Earlier this month, we came across an interesting episode of the CBC podcast What On Earth that discussed a region of prairie grasses in Saskatchewan known as the Northeast Swale. This protected area within city limits is home to a number of plant and animal species including leopard frogs, sharp-tailed grouse, jackrabbits and more. You’ll see crocuses, wild roses, crowfoot violets as well as a variety of rare and native grasses. In fact, according to the city: “Its diverse environment offers a habitat for a large variety of plant species (more than 200), birds (more than 100), mammals, amphibians, reptiles and insects and also provides flood control for the surrounding community.”
These grasslands are more than a simple park or green space. “Right beneath our feet is a climate change solution,” explained host Leisa Grebinski (filling in for regular host Laura Lynch) before launching into a more detailed explanation.
How grasses fight climate change
Protected and well-cared for grasslands are critical to thriving ecosystems, and the existence (and ideally, abundance) of healthy grasslands can actually help fight climate change. “Grasslands and prairies are amazing for their ability because they put [carbon] in the ground,” explained one expert who was interviewed on the show. “So the plants themselves, the above ground parts of the plants aren’t really impressive to some eyes but they have such deep roots and they put all of their energy into those roots and that material stores carbon. So grasslands as a whole, they’re like the storage reservoir that’s half full, so they’re a remarkable resource for us. If we protect the surviving fragments of natural grasslands and if we restore grasslands—put more land back into permanent culture, especially with a diversity of species—we can store carbon underground.”
Preservation and restoration are key messages here, as in Saskatchewan, over 80% of the natural grasslands have been destroyed. Some areas have been replaced by subdivisions and others by crops that don’t provide the same environmental benefits as natural grasslands. Similar environmental destruction has occurred in Ontario and across North America.
We understand that the potential for grasslands as an element of the fight against climate change is massive, but this potential must be managed against current losses. In order for a real impact to be made, grasslands must be protected and restored, particularly in an urban or suburban context.
What does this have to do with cattle farming in Ontario?
The episode goes on to discuss the connection between grasslands and beef farming in the region—after all, these lands were once used not to house subdivisions, but to raise food for communities. And while beef farming is often spoken about as something that degrades natural habitats, that’s not actually the case. Cattle often keep the grass at an ideal level for animal species while providing compost and natural irrigation, among other benefits. “We all owe such a huge debt to those ranching families,” the grasslands expert continued. Not only did long-ago ranchers care for the land while raising cattle on it—they nurtured it and made it better. So much so, in fact, that Grasslands National Park in Saskatchewan now works with a neighbouring rancher to care for the land in a way that’s restorative and ultimately regenerative. After decades of working alongside each other but not together, the ranch and the national park have found a way to move towards a shared goal: environmental stewardship. It’s a great story that we encourage you to listen to.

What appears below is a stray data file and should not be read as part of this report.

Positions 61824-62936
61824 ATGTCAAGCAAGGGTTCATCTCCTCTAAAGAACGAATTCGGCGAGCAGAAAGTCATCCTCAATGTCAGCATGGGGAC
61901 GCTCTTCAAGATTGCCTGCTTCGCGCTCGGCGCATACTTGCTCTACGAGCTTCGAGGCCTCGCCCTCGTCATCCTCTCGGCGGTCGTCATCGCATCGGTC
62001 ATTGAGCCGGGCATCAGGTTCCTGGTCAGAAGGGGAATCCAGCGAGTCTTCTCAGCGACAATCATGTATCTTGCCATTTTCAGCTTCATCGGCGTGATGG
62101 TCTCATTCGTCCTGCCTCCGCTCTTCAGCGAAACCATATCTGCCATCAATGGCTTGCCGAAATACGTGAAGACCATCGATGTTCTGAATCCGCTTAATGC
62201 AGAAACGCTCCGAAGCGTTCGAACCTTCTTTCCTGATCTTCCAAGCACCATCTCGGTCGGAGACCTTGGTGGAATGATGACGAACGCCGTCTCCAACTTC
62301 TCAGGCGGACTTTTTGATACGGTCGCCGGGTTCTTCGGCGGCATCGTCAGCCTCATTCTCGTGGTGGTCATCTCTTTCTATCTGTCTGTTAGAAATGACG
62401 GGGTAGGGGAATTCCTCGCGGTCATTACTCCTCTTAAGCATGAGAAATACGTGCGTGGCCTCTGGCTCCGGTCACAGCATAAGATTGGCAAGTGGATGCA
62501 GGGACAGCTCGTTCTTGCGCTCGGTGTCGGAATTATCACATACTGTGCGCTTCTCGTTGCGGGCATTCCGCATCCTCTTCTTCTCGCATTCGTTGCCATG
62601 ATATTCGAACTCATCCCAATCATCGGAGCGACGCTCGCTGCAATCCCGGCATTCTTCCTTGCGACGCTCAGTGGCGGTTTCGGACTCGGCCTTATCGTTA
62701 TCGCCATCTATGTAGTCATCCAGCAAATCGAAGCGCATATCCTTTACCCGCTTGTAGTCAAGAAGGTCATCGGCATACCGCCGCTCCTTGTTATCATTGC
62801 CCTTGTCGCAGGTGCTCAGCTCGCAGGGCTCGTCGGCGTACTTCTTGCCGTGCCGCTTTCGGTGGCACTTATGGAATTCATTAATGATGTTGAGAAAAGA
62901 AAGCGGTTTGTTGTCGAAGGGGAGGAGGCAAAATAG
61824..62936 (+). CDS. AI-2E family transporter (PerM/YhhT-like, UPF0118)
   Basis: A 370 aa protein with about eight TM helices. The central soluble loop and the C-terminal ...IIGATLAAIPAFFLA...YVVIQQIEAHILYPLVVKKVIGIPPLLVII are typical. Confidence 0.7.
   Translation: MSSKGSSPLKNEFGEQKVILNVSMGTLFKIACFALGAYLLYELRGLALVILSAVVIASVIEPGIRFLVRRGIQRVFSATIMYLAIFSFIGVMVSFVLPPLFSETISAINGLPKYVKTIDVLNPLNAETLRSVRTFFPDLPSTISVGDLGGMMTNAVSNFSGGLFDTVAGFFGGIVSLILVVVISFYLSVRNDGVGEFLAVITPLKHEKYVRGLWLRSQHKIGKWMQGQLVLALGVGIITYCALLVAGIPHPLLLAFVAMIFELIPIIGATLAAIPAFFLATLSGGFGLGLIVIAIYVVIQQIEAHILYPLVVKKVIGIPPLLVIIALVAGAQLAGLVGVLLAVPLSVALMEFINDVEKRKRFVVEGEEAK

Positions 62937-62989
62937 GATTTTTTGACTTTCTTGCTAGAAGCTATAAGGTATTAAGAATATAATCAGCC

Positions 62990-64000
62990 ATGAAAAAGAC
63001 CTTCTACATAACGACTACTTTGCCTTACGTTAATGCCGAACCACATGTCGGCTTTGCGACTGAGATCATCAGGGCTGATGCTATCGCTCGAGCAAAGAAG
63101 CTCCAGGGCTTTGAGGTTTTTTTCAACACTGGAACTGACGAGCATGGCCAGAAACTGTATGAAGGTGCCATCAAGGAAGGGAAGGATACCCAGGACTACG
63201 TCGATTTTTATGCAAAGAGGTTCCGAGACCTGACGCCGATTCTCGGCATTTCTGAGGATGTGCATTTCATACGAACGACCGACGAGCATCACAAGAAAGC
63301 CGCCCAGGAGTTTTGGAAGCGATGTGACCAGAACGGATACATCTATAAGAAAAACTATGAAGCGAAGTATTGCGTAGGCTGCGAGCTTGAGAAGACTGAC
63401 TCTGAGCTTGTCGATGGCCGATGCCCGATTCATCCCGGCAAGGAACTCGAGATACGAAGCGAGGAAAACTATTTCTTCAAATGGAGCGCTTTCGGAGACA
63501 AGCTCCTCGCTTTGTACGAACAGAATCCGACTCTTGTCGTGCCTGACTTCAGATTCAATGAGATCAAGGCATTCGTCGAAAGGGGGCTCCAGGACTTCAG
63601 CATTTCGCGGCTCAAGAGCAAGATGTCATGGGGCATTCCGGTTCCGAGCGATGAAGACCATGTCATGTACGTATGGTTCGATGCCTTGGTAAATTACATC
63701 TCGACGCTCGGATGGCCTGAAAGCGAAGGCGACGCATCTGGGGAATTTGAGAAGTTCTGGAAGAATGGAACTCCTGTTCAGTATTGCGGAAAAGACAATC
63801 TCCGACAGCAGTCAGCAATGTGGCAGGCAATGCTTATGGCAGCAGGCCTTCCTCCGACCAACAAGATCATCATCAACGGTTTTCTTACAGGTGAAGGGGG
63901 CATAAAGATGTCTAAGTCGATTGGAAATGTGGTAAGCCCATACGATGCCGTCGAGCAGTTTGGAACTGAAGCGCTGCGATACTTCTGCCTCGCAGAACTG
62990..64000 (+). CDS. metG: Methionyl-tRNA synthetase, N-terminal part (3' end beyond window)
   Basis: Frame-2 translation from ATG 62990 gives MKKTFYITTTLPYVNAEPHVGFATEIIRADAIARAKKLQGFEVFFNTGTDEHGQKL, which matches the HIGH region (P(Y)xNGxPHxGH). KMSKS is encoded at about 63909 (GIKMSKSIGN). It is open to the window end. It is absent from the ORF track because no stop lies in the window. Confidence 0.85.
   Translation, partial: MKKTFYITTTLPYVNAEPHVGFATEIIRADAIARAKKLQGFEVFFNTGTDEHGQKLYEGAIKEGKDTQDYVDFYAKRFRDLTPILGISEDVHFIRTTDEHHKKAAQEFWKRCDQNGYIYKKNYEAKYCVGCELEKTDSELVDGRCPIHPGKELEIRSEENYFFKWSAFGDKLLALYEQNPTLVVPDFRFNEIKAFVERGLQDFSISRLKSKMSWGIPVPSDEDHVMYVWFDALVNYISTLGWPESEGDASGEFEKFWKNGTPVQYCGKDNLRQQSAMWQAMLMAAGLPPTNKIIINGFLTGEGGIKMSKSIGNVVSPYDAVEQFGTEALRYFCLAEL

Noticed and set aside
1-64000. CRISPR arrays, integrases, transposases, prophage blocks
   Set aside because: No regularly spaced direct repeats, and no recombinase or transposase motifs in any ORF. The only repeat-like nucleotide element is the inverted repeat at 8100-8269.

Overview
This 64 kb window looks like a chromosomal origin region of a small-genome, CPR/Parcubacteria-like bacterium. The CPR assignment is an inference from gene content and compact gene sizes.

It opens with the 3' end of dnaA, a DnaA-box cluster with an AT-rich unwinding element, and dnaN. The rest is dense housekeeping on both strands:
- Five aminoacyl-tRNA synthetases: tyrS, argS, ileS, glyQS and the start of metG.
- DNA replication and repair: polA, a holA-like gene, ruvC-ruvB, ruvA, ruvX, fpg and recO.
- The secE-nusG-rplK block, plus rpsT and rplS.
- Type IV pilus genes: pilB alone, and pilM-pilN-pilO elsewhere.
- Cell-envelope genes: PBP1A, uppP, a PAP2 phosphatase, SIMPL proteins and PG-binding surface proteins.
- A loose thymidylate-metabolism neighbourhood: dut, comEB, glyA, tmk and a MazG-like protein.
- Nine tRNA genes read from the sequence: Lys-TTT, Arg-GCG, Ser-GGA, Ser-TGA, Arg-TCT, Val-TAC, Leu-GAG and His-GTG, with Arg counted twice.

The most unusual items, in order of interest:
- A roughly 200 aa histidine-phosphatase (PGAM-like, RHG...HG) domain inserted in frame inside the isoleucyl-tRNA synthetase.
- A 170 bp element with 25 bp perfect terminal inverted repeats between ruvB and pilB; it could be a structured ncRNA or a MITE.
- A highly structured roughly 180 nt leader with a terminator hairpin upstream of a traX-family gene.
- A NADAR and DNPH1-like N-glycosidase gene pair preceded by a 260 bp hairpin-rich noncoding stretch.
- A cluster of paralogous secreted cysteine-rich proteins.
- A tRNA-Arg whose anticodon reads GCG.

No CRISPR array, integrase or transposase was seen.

This is also where Ontario beef comes into the picture. Small farms like ours use holistic management to achieve regenerative outcomes—healthier ecosystems, thriving local economies and stronger communities, for example. We also raise cattle on grasslands with similar characteristics to those in Saskatoon and other parts of Canada. We see ourselves as stewards of the land with a responsibility to leave it in better condition than we found it. The same cannot be said about industrialized farming methods, which has a completely different impact on the earth.
The bottom line: grasslands are critical to air quality, clean water and other elements of a healthy ecosystem because they trap carbon while allowing for proper water absorption (which prevents erosion/flooding). When cattle farmers tend to the land using holistic management, they contribute to the health of grasslands that trap carbon, improve air quality and support thriving ecosystems. It’s an incredible and somewhat complex system, but by buying local beef, you’re supporting the fight against climate change.
If you’re interested in listening to this episode of What On Earth, please visit this link—it’s available to stream on the CBC website at no charge. This information is valuable to all farmers, land managers, food producers and consumers in Ontario and across the country. If you have any questions about holistic management or regenerative food production, please contact us.